I have some problems when I prove "For a planar graph $G$ and $\deg(v) = 3$ for any vertex $v$, there is a face with at most $5$ edges". I want to prove with contradiction.
Suppose that every face has more than $5$ edges.
Then $2e > 5r$ ($e$ is the number of edges and $r$ is the number of faces) because each edge occurs on the boundary of a face exactly twice.
Also, I can get $2e = 3v$. (for every edges has $2$ vertices)
So we have $3v > 5r$.
Then, with Euler's formular: $r = e - v + 1$, and $2e = 3r, 3v > 5r$ we can get $r > 20$.
But I cannot lead to a contradiction with the steps above.
Did I miss some points or my idea is not ok? Thanks.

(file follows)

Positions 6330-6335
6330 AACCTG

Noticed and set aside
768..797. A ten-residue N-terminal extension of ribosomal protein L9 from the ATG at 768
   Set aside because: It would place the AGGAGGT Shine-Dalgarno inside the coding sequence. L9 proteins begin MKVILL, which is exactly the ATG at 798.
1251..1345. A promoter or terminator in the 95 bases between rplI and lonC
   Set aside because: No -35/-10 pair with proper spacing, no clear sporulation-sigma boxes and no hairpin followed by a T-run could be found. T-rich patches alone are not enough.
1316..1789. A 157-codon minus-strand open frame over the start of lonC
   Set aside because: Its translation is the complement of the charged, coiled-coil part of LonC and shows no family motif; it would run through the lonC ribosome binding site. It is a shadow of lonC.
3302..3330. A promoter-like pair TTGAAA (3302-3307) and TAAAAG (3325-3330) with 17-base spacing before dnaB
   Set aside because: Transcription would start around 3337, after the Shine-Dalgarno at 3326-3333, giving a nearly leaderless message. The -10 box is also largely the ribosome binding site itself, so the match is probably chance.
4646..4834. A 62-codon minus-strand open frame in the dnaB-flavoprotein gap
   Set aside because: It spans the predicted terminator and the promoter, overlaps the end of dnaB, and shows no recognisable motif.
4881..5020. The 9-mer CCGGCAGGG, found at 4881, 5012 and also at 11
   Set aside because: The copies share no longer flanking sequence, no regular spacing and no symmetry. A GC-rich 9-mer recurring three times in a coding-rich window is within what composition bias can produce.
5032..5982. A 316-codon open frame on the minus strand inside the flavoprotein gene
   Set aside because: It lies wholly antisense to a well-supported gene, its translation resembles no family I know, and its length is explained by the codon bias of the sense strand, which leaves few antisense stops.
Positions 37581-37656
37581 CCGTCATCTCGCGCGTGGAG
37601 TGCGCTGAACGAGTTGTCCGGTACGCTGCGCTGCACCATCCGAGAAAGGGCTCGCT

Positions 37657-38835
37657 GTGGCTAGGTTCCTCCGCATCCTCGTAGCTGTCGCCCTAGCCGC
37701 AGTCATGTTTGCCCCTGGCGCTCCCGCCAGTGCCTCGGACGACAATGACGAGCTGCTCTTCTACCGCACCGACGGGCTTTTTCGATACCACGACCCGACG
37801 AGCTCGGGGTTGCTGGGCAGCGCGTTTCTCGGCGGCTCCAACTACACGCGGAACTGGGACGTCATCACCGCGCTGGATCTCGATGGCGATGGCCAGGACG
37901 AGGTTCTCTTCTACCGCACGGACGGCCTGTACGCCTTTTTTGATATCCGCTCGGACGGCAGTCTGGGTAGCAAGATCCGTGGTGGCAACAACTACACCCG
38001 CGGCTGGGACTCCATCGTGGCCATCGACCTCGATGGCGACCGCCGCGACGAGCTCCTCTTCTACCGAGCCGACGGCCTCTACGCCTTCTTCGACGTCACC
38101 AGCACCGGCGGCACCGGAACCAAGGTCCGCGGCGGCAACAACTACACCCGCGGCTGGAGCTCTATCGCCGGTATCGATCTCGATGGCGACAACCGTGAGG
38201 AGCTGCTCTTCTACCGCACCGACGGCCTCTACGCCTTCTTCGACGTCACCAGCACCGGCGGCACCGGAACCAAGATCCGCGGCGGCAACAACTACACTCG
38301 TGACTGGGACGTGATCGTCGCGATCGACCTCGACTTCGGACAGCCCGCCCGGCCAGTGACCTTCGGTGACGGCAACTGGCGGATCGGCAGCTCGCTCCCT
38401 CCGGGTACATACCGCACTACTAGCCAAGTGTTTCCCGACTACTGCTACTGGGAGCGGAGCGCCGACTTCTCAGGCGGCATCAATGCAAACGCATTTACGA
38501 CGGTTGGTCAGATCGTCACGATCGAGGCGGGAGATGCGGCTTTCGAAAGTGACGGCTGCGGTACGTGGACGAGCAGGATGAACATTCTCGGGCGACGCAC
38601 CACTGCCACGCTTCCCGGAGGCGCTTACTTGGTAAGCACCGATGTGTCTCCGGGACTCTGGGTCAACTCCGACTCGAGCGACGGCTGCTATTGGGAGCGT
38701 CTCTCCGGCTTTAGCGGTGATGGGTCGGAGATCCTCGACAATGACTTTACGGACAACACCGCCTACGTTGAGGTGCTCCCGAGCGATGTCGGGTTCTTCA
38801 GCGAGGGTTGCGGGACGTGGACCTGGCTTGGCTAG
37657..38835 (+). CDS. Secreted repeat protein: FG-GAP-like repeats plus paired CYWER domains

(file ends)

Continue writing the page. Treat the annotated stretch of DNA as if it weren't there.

• $\begingroup$ Instead of $2e>5r$, you may get more mileage out of $2e\ge6r$. $\endgroup$ Jun 10, 2020 at 12:25

1 Answer 1


If $G = (V, E)$ is a planar graph with $|E|\geq g$ and no cycle of length $< g$, then $$e \leq \frac{g}{g − 2}(v − 2)$$. This is a standard generalisation of the result $e \leq 3v-6$ which can be proved easily.

In this problem $g=6$, so we get $e \leq \frac{3}{2}(v-2)$, but since all vertices have degree $3$, number of edges is exactly equal to $\frac{3v}{2}$, hence a contradiction. Hence the graph must have a face with at most 5 edges.


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